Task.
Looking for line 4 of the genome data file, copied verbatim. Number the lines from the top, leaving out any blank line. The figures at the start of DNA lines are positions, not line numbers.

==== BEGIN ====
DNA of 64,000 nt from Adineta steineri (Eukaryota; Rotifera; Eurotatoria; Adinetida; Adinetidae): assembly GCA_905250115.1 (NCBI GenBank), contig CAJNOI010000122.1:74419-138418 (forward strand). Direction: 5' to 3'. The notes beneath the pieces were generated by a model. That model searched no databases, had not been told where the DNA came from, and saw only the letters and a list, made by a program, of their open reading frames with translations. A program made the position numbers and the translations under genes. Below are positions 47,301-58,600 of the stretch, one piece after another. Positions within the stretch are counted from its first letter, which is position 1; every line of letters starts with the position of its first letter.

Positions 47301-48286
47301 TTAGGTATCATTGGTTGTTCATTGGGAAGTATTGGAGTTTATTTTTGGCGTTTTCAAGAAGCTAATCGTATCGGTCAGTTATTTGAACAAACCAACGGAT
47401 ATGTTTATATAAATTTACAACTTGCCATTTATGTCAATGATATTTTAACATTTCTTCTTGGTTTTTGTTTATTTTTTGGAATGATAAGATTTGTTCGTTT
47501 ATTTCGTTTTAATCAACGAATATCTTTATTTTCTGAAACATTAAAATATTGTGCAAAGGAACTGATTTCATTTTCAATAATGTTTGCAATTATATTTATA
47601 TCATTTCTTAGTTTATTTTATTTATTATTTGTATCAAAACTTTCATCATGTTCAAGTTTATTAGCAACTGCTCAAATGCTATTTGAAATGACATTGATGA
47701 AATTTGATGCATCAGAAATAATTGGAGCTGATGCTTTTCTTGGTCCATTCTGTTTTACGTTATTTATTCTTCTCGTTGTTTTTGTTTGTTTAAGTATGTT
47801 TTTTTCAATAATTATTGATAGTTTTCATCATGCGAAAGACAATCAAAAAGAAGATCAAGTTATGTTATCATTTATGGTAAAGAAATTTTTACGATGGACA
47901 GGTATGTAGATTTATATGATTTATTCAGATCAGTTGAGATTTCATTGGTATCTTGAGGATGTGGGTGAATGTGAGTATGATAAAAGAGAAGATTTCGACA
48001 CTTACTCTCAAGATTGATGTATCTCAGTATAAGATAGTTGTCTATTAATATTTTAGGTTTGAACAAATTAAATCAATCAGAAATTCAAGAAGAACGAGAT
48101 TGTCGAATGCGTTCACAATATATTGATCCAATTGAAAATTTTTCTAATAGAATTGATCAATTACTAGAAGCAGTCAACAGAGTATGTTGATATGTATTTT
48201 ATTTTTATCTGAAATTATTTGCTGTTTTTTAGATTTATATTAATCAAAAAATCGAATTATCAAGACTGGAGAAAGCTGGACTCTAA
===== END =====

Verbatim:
47401 ATGTTTATATAAATTTACAACTTGCCATTTATGTCAATGATATTTTAACATTTCTTCTTGGTTTTTGTTTATTTTTTGGAATGATAAGATTTGTTCGTTT